I grew up in Hawaii as a kid.
I grew up in Hawaii as a kid. Specifically, thanks to my dad’s career in the Marine Corps, I grew up at Kaneohe Bay, an air station that we used to call K-Bay for short.
Now, the base holds Marine Corps Base Hawaii as its official title. All I knew as a kid was that it was officially fun. I enjoyed everything about the base — the weather, the proximity to the beach, and the big hills that were perfect for skateboarding. K-Bay holds my first memory of having friends, another reason why I hated to leave the place when my dad got transferred to Cherry Point.
As an elementary school kid, I lacked knowledge of what took place there on Dec. 7, 1941. It came into complete view in 2010 when I took a return visit to the place I grew up, a place with an old building that still had bullet holes from when Japan launched its attack on Oahu.
Yes, Pearl Harbor gets all the attention, but Japan attacked a number of bases on that morning, including Kaneohe, which was actually hit minutes before the first torpedoes dropped into Pearl Harbor. Today, there are a couple of memorials at K-Bay to honor the 20 people killed on the base during the attack.
Wednesday marked the 75th anniversary of the Japanese attack in Hawaii that drew the United States into World War II. By now, everyone knows of Pearl Harbor, the reasons behind it, the ships that were destroyed and the lives that were lost — all of which I had no knowledge of as a child playing on the beach just about a mile from K-Bay’s runway and hangars.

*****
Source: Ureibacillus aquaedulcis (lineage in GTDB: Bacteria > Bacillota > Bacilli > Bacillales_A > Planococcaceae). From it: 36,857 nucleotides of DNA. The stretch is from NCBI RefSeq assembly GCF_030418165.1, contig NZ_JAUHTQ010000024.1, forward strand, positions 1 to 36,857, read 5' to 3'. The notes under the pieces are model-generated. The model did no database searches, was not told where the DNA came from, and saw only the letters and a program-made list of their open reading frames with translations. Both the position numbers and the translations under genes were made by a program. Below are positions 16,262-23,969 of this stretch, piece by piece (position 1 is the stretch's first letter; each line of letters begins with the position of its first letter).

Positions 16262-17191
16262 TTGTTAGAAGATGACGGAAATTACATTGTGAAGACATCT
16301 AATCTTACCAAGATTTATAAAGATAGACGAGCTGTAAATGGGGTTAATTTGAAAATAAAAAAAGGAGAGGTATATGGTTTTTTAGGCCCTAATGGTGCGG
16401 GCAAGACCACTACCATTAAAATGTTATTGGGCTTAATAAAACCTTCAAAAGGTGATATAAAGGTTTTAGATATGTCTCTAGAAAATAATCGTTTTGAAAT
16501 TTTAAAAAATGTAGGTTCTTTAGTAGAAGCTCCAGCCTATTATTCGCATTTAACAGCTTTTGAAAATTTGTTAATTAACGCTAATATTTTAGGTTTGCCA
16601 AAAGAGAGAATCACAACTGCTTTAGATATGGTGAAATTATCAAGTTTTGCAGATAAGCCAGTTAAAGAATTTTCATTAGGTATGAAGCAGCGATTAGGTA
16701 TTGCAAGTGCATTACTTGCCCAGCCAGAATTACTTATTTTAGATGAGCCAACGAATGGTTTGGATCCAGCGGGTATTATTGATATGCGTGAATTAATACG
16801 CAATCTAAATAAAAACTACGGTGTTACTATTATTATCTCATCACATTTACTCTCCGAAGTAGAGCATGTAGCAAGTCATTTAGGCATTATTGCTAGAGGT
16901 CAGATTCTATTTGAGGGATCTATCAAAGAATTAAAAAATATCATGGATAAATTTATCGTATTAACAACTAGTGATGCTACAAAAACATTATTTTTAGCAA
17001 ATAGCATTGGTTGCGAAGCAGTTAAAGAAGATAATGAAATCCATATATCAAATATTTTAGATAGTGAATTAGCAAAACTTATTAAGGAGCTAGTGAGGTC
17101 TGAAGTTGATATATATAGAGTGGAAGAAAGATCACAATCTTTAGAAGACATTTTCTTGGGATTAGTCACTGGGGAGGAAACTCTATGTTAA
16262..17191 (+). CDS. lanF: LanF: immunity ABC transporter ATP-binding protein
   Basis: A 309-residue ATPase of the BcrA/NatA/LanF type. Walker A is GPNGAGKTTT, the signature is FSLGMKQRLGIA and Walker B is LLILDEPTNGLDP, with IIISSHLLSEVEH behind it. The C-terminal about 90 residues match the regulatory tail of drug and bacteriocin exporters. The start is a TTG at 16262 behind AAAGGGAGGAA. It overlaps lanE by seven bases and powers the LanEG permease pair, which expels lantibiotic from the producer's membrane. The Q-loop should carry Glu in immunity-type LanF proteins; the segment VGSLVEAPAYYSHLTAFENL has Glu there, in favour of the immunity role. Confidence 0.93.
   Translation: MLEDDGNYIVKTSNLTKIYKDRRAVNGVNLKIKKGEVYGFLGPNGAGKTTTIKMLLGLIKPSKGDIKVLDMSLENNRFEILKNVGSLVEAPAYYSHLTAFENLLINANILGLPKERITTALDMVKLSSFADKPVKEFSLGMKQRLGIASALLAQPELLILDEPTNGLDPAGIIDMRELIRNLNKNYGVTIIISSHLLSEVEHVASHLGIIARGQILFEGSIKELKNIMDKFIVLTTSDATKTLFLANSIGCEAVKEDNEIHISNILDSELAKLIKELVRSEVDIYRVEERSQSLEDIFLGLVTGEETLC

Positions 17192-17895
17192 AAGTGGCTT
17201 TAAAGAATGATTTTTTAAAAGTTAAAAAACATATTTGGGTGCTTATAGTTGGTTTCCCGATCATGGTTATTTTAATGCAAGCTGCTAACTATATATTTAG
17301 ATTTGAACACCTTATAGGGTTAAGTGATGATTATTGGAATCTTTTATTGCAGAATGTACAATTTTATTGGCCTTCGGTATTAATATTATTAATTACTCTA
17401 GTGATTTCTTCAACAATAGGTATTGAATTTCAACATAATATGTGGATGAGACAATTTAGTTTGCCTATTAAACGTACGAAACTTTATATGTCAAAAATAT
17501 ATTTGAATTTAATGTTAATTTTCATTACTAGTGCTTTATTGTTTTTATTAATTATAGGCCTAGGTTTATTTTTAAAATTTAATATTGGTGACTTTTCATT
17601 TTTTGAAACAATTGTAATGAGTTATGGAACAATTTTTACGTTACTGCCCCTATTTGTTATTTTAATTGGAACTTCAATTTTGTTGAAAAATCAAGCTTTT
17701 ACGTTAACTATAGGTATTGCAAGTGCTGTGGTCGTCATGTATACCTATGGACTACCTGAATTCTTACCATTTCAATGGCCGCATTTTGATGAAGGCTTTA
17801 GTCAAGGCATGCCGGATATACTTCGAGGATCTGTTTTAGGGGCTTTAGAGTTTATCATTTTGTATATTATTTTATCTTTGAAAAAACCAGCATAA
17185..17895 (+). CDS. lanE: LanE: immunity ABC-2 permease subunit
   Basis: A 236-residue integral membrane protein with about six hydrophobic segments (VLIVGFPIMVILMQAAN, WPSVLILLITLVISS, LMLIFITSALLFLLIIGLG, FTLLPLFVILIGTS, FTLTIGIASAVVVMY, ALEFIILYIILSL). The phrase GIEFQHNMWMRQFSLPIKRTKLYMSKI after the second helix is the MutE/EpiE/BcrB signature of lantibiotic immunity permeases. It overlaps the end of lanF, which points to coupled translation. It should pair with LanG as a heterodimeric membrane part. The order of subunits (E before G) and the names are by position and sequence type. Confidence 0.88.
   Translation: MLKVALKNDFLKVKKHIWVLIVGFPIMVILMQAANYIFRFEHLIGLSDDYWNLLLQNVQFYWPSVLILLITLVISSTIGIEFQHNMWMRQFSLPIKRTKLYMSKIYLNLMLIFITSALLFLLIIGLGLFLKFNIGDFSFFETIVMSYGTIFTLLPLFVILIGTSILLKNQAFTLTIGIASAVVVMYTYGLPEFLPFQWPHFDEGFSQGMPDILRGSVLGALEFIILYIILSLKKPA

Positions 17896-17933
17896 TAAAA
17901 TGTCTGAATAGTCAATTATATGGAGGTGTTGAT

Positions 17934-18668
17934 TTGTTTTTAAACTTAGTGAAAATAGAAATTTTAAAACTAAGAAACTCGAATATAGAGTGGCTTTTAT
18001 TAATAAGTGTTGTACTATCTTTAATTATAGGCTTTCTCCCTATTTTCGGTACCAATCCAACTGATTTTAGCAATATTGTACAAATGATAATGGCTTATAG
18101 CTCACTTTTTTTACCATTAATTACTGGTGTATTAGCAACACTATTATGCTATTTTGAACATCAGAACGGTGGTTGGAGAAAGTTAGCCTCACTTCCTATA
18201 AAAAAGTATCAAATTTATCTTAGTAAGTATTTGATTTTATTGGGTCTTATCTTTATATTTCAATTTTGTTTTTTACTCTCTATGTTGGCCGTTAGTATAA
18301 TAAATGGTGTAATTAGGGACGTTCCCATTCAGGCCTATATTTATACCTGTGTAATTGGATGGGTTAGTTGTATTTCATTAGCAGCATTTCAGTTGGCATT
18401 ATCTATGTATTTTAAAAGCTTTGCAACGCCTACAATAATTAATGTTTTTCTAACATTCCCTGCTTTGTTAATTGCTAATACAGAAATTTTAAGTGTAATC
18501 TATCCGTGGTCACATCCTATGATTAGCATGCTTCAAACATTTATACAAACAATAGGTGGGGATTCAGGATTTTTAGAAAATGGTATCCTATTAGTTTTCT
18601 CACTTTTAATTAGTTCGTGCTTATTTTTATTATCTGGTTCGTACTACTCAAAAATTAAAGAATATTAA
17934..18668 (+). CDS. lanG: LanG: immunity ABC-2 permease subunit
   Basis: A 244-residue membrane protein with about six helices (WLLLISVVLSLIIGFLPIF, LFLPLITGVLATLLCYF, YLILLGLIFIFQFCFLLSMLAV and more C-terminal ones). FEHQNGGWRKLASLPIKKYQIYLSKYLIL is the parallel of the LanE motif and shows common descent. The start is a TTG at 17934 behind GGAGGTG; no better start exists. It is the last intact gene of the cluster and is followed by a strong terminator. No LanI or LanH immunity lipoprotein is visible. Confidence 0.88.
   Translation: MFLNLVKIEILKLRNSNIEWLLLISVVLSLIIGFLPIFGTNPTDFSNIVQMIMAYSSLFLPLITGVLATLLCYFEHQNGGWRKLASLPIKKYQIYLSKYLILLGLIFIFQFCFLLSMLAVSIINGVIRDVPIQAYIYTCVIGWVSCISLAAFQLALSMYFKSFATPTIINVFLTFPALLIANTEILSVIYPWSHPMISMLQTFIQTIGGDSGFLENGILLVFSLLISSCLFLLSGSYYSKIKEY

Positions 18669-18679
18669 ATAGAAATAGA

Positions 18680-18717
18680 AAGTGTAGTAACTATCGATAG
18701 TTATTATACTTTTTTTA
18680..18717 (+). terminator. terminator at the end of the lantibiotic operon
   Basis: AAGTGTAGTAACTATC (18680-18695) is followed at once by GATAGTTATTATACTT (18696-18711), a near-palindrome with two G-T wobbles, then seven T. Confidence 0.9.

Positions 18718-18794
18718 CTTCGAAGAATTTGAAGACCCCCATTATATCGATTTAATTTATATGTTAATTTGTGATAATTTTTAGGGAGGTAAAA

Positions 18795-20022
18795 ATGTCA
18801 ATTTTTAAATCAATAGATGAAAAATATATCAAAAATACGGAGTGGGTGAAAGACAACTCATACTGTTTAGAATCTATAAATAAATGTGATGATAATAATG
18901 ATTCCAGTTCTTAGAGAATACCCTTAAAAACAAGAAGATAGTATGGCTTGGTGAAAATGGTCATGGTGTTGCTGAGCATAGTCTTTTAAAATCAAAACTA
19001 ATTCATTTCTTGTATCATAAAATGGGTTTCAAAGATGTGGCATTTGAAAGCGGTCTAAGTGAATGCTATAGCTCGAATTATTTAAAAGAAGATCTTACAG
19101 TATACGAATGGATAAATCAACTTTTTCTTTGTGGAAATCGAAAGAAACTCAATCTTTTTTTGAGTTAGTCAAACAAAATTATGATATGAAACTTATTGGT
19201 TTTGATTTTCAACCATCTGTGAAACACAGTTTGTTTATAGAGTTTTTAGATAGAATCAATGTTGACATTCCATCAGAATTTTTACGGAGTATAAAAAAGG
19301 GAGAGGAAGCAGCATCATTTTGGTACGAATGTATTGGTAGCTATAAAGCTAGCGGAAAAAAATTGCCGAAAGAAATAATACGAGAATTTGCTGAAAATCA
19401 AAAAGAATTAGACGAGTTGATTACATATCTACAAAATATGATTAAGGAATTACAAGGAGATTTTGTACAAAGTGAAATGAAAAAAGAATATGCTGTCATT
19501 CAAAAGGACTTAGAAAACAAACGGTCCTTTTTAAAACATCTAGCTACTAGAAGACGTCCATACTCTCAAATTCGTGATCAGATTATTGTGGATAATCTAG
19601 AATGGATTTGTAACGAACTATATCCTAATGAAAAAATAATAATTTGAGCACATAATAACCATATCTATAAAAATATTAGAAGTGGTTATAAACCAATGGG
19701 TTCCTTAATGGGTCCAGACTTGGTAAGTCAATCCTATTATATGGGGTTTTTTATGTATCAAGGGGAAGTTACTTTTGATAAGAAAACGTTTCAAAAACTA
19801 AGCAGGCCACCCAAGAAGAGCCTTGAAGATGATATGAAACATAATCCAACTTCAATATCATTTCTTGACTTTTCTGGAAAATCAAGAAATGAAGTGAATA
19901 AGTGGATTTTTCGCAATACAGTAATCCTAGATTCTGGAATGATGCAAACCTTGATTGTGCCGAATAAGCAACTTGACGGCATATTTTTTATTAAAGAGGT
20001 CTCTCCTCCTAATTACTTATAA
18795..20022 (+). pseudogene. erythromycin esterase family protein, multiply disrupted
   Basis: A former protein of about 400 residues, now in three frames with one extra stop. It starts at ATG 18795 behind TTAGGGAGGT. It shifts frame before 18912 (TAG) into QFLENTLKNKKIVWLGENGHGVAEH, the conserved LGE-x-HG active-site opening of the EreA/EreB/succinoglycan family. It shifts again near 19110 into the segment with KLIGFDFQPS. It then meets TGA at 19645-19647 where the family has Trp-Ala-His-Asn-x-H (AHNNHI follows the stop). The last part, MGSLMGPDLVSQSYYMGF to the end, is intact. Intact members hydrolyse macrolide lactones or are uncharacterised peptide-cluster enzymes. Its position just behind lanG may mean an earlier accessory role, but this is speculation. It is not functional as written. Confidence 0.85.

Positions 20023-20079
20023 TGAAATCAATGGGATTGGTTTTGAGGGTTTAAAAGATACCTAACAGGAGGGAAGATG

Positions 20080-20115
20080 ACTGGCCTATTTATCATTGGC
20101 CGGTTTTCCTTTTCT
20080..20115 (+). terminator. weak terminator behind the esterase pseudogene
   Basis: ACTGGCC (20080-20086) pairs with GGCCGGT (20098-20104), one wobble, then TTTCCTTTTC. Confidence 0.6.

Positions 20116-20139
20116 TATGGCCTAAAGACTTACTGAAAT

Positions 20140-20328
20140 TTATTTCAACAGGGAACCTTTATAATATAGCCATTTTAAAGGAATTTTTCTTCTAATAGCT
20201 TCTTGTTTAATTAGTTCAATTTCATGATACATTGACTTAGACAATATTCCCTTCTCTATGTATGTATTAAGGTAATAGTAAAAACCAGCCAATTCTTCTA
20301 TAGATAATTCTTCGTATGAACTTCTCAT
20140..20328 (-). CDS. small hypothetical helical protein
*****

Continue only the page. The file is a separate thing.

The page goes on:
I have learned much more about the attack, some of it from first-hand accounts. But as time marches on, those first-hand accounts continue to dwindle. Our World War II veterans pass on, and with each one, we lose a link to that Greatest Generation to which we owe so much.
Tom Harriett is 96 now. He retired from Cherry Point where he was involved with some of the first Harrier jets ever brought to the air station. The Jones County native joined the Navy in 1939 to “see the world,” but he got a lot more than he bargained for aboard the USS St. Louis on Dec. 7, 1941, at Pearl Harbor. He was about to read a newspaper when he heard a machine gun. He poked his head out of a port hole and saw two Japanese planes dropping torpedoes.
“I must have been white as a sheet,” he said.
The St. Louis avoided any direct hits. After all, the cruiser would not have been a main target, but it did have some damage from shrapnel and bullets, according to the ship’s official report from that day.
Harriett served about 10 years in the Navy and then went into civil service work at Cherry Point, retiring in 1975.
“We used to have reunions until about four or five years ago,” he said of Pearl Harbor survivors. “Now, there just are hardly any left.”
All the more reason to salute them while we still can. We owe them and all who serve a debt of gratitude — something lost on a kid playing on a Hawaiian beach but something so realized by an adult on the 75th anniversary of Pearl Harbor.
Ken Buday is the editor and general manager of the Havelock News. He can be reached at firstname.lastname@example.org or at 635-5673.